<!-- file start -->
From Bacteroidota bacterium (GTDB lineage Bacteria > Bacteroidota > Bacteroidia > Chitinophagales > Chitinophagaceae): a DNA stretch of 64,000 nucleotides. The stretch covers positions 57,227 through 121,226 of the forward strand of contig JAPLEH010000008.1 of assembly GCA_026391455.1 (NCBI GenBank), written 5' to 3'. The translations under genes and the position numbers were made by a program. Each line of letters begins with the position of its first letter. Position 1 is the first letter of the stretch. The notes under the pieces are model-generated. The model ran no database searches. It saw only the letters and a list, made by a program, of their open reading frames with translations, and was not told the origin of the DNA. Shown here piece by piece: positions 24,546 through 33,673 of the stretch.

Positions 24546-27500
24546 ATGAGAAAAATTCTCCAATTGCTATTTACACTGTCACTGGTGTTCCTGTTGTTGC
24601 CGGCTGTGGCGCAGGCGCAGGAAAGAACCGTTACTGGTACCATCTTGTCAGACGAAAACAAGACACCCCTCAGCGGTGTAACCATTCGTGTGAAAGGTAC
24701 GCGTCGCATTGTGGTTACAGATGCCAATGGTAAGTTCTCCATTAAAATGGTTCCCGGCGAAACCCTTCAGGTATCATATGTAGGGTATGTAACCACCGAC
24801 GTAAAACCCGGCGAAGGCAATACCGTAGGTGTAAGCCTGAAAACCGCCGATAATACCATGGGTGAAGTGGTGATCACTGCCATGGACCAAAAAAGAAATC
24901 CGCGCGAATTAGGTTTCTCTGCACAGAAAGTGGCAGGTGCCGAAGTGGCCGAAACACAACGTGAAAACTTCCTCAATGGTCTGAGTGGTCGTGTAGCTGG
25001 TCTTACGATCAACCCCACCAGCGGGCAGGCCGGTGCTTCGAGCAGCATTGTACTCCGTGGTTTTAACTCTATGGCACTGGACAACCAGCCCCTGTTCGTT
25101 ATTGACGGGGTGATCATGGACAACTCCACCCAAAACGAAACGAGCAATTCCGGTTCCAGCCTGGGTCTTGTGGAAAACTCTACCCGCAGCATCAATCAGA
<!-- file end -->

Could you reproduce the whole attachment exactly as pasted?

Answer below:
From Bacteroidota bacterium (GTDB lineage Bacteria > Bacteroidota > Bacteroidia > Chitinophagales > Chitinophagaceae): a DNA stretch of 64,000 nucleotides. The stretch covers positions 57,227 through 121,226 of the forward strand of contig JAPLEH010000008.1 of assembly GCA_026391455.1 (NCBI GenBank), written 5' to 3'. The translations under genes and the position numbers were made by a program. Each line of letters begins with the position of its first letter. Position 1 is the first letter of the stretch. The notes under the pieces are model-generated. The model ran no database searches. It saw only the letters and a list, made by a program, of their open reading frames with translations, and was not told the origin of the DNA. Shown here piece by piece: positions 24,546 through 33,673 of the stretch.

Positions 24546-27500
24546 ATGAGAAAAATTCTCCAATTGCTATTTACACTGTCACTGGTGTTCCTGTTGTTGC
24601 CGGCTGTGGCGCAGGCGCAGGAAAGAACCGTTACTGGTACCATCTTGTCAGACGAAAACAAGACACCCCTCAGCGGTGTAACCATTCGTGTGAAAGGTAC
24701 GCGTCGCATTGTGGTTACAGATGCCAATGGTAAGTTCTCCATTAAAATGGTTCCCGGCGAAACCCTTCAGGTATCATATGTAGGGTATGTAACCACCGAC
24801 GTAAAACCCGGCGAAGGCAATACCGTAGGTGTAAGCCTGAAAACCGCCGATAATACCATGGGTGAAGTGGTGATCACTGCCATGGACCAAAAAAGAAATC
24901 CGCGCGAATTAGGTTTCTCTGCACAGAAAGTGGCAGGTGCCGAAGTGGCCGAAACACAACGTGAAAACTTCCTCAATGGTCTGAGTGGTCGTGTAGCTGG
25001 TCTTACGATCAACCCCACCAGCGGGCAGGCCGGTGCTTCGAGCAGCATTGTACTCCGTGGTTTTAACTCTATGGCACTGGACAACCAGCCCCTGTTCGTT
25101 ATTGACGGGGTGATCATGGACAACTCCACCCAAAACGAAACGAGCAATTCCGGTTCCAGCCTGGGTCTTGTGGAAAACTCTACCCGCAGCATCAATCAGA